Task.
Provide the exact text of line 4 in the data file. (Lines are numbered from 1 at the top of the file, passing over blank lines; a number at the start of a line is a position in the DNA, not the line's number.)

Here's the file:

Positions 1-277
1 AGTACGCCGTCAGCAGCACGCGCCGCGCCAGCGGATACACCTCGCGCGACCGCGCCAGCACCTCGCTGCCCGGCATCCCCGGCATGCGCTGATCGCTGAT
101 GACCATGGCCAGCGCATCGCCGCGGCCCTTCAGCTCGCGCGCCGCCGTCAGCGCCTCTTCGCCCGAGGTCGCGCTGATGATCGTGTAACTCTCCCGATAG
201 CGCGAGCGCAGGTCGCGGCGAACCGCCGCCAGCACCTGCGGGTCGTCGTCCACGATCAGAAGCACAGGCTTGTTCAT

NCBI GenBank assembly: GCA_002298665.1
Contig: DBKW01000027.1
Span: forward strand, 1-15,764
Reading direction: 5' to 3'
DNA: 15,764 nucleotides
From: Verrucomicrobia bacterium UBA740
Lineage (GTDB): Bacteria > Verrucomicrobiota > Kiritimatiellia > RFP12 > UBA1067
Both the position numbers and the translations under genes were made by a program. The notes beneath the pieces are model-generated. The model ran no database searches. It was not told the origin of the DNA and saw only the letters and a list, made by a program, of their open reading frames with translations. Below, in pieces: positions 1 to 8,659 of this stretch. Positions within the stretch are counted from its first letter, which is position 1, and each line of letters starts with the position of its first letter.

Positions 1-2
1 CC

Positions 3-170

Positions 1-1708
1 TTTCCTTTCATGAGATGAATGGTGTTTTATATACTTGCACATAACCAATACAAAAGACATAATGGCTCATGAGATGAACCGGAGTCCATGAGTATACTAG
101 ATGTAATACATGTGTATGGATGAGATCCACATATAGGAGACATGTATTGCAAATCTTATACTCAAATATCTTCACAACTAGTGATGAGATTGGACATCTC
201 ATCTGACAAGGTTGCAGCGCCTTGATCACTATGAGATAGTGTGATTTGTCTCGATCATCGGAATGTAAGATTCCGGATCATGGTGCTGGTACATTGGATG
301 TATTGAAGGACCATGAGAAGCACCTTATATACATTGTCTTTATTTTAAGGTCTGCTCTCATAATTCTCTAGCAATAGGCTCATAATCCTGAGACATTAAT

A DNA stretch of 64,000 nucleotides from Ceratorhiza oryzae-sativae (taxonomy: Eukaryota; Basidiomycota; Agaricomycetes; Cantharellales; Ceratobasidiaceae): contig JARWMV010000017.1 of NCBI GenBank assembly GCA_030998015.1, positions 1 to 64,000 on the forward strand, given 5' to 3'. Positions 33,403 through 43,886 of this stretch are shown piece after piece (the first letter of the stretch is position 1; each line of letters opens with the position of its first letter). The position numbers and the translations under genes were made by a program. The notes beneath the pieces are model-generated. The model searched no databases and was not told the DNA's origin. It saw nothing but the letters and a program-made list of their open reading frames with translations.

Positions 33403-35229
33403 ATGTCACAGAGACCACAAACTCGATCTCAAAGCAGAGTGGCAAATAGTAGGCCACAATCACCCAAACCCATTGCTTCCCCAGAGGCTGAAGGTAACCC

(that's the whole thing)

201 CGCGAGCGCAGGTCGCGGCGAACCGCCGCCAGCACCTGCGGGTCGTCGTCCACGATCAGAAGCACAGGCTTGTTCAT